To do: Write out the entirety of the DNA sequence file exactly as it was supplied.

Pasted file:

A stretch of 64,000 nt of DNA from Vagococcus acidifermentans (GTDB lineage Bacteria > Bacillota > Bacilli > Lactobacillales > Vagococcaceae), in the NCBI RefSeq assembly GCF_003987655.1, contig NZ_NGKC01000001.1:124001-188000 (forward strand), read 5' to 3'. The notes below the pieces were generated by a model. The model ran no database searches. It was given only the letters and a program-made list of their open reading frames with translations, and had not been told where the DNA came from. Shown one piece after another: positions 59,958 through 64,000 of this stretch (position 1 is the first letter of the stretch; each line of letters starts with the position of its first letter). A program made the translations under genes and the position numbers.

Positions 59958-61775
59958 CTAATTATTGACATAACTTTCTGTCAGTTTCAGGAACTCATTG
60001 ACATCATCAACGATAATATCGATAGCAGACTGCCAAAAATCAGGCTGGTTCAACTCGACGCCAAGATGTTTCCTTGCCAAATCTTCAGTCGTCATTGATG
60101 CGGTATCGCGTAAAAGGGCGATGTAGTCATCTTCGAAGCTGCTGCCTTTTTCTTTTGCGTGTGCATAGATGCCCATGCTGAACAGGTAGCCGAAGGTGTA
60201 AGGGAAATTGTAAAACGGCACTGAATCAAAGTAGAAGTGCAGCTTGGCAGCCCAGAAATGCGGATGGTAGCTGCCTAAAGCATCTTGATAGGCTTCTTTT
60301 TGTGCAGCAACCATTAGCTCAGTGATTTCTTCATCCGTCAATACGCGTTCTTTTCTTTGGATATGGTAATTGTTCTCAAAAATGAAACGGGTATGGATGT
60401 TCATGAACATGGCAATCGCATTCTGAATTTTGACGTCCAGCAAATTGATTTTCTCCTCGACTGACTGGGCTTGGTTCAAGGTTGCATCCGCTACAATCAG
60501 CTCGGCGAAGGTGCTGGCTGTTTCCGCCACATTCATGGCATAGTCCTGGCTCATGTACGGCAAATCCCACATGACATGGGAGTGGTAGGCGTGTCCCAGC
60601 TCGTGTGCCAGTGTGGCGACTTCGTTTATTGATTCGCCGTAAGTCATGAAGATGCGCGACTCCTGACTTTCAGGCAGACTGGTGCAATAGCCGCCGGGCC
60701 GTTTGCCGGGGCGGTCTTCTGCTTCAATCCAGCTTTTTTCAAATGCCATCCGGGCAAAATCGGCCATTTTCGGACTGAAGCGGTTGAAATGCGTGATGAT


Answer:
A stretch of 64,000 nt of DNA from Vagococcus acidifermentans (GTDB lineage Bacteria > Bacillota > Bacilli > Lactobacillales > Vagococcaceae), in the NCBI RefSeq assembly GCF_003987655.1, contig NZ_NGKC01000001.1:124001-188000 (forward strand), read 5' to 3'. The notes below the pieces were generated by a model. The model ran no database searches. It was given only the letters and a program-made list of their open reading frames with translations, and had not been told where the DNA came from. Shown one piece after another: positions 59,958 through 64,000 of this stretch (position 1 is the first letter of the stretch; each line of letters starts with the position of its first letter). A program made the translations under genes and the position numbers.

Positions 59958-61775
59958 CTAATTATTGACATAACTTTCTGTCAGTTTCAGGAACTCATTG
60001 ACATCATCAACGATAATATCGATAGCAGACTGCCAAAAATCAGGCTGGTTCAACTCGACGCCAAGATGTTTCCTTGCCAAATCTTCAGTCGTCATTGATG
60101 CGGTATCGCGTAAAAGGGCGATGTAGTCATCTTCGAAGCTGCTGCCTTTTTCTTTTGCGTGTGCATAGATGCCCATGCTGAACAGGTAGCCGAAGGTGTA
60201 AGGGAAATTGTAAAACGGCACTGAATCAAAGTAGAAGTGCAGCTTGGCAGCCCAGAAATGCGGATGGTAGCTGCCTAAAGCATCTTGATAGGCTTCTTTT
60301 TGTGCAGCAACCATTAGCTCAGTGATTTCTTCATCCGTCAATACGCGTTCTTTTCTTTGGATATGGTAATTGTTCTCAAAAATGAAACGGGTATGGATGT
60401 TCATGAACATGGCAATCGCATTCTGAATTTTGACGTCCAGCAAATTGATTTTCTCCTCGACTGACTGGGCTTGGTTCAAGGTTGCATCCGCTACAATCAG
60501 CTCGGCGAAGGTGCTGGCTGTTTCCGCCACATTCATGGCATAGTCCTGGCTCATGTACGGCAAATCCCACATGACATGGGAGTGGTAGGCGTGTCCCAGC
60601 TCGTGTGCCAGTGTGGCGACTTCGTTTATTGATTCGCCGTAAGTCATGAAGATGCGCGACTCCTGACTTTCAGGCAGACTGGTGCAATAGCCGCCGGGCC
60701 GTTTGCCGGGGCGGTCTTCTGCTTCAATCCAGCTTTTTTCAAATGCCATCCGGGCAAAATCGGCCATTTTCGGACTGAAGCGGTTGAAATGCGTGATGAT